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The American Heart Association (AHA) estimates that 50 percent of calories consumed by the average American come from ultra-processed foods. And it’s become fairly common knowledge that ultra-processed foods are not good for us.
With new research into processed foods and health risks, we’re starting to understand just how detrimental they can be, particularly in increasing the chance of heart attack and stroke. In fact, recent studies show a link as high as 62 percent between consumption of ultra-processed foods and increased risk of death from cardiovascular disease.
Today’s ultra-processed foods are made not so much from food as from ingredients extracted from food, like fat, sugar, and starch. Also, they often contain additives such as artificial flavors, colors, and emulsifiers.
Take, for example, nacho tortilla chips. The recipe starts with corn but includes only a small portion of the seed grain itself. The chips are fried in oil, also processed. Some brands are seasoned with cheese product (not real cheese), and plenty of salt, of course. Additional ingredients read like a shopping list for a chemical laboratory: maltodextrin, MSG, protein concentrate, colorings, and several others that are difficult to spell and pronounce.
Nearly all “convenience foods” fall into the ultra-processed category: salty snacks, soft drinks, boxed baked goods, deli meats, sausages, chicken nuggets, frozen pizza, and instant soup, as well as shelf-stable and frozen TV dinners. So do most condiments: ketchup, mustard, barbecue sauce, buffalo sauce, and ranch dressing.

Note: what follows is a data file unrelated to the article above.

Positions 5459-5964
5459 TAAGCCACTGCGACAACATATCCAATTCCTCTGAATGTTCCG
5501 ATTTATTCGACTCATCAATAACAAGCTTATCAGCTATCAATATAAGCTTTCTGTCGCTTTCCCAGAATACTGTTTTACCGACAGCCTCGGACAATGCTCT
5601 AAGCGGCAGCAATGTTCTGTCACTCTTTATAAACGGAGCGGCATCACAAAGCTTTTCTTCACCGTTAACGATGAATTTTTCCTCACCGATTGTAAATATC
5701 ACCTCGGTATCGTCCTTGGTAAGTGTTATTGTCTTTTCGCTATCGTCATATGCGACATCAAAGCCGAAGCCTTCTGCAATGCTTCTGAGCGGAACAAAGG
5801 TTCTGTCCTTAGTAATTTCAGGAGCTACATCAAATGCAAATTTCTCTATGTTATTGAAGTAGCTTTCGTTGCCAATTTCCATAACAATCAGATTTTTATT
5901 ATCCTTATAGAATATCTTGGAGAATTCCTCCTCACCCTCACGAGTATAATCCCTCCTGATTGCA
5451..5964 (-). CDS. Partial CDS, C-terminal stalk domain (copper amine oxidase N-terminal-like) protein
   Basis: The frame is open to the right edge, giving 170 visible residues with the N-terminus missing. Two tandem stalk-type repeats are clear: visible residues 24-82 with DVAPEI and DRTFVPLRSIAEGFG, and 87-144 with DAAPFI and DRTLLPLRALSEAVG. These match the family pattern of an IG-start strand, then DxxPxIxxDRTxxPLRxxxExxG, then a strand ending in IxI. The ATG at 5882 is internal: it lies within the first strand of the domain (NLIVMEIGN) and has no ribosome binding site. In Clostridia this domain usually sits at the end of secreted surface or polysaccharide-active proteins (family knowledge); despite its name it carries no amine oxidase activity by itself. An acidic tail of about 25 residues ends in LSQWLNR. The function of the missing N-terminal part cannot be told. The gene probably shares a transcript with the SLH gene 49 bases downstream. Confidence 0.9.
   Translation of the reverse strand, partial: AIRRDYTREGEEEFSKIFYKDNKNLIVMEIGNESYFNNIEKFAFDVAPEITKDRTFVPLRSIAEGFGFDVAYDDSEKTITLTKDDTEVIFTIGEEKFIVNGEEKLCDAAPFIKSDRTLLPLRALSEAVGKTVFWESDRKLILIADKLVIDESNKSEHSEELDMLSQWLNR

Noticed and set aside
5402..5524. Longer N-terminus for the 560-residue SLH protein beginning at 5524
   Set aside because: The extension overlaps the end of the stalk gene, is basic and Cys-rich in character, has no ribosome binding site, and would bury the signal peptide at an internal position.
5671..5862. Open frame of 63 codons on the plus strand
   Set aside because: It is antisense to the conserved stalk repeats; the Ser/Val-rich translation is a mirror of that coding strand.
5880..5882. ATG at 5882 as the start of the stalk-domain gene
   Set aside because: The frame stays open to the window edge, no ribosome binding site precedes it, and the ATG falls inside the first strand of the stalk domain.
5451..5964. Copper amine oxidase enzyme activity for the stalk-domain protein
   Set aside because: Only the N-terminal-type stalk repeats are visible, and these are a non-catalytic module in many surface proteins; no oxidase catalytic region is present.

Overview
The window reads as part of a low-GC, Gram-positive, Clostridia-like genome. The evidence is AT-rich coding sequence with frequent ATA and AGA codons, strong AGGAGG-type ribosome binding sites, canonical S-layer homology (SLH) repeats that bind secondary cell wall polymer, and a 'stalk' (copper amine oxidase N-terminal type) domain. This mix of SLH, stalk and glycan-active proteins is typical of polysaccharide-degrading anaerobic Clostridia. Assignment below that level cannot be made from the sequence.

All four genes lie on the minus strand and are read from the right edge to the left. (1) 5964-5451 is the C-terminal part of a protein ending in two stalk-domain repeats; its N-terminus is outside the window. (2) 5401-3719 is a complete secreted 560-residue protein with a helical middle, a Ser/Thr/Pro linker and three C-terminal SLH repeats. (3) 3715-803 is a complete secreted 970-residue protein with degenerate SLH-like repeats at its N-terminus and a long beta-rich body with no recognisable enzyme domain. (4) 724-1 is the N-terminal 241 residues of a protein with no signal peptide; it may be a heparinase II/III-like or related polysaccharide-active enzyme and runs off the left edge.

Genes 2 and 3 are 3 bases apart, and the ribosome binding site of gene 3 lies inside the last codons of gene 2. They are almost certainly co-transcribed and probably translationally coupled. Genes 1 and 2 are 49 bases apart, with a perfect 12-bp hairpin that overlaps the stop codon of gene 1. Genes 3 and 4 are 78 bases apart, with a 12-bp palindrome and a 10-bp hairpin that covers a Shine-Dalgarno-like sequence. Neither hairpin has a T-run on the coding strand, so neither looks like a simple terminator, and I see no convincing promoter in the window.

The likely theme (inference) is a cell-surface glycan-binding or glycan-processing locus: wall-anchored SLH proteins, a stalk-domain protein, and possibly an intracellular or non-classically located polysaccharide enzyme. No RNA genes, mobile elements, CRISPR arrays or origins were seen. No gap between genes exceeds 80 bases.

And processed foods can certainly contribute to weight gain. With its blend of salt, carbohydrates, and chemicals, the average ultra-processed food item delivers plenty of “empty” calories and comes up short on fiber, vitamins and minerals. There’s also evidence that processed foods may spur us to consume more, since they’re engineered to tempt us with taste and texture and are often missing ingredients like protein and fiber which keep us fuller longer.
The Perils of Sodium
Almost all processed foods are high in sodium, primarily from salt (sodium chloride).
The average person likes salt. And it’s an inexpensive way to improve a food’s flavor. But Americans consume far more salt every day than the body requires—an average 3,400 milligrams versus a recommended daily limit of 2,300 mg. A movement is underway to reduce that recommendation to 1,500 mg/day, a move that’s being contested by the food industry.
A high-sodium diet increases your risk of high blood pressure, making the heart work harder to circulate blood. It’s a precursor to heart attack and stroke and can weaken the heart muscle over time.
There’s an excess of salt in certain products like supermarket bacon, which contains not just salt but sodium phosphate, sodium ascorbate, and sodium nitrite. Deli meats have similar ingredients. Consumption of processed meats is not only bad for heart health, it also raises the risk of developing colon cancer.
Dining out can be problematic, too. One reason that restaurant food “tastes better” than homemade is salt—professional chefs tend to use more. You may get as much as 3,500 mg from a single restaurant meal, far more than you need for an entire day.
Bottom line: if processed foods or restaurant meals make up a large portion of your diet, you will have a challenge controlling sodium.
The Trouble with Trans Fat
Fats are broadly categorized as saturated or unsaturated.
Saturated fats are solid at room temperature, and include fat from meat, butter, and cheese. They can elevate bad cholesterol (LDL) levels and lower good cholesterol (HDL) levels, and tend to be less healthy than unsaturated fats.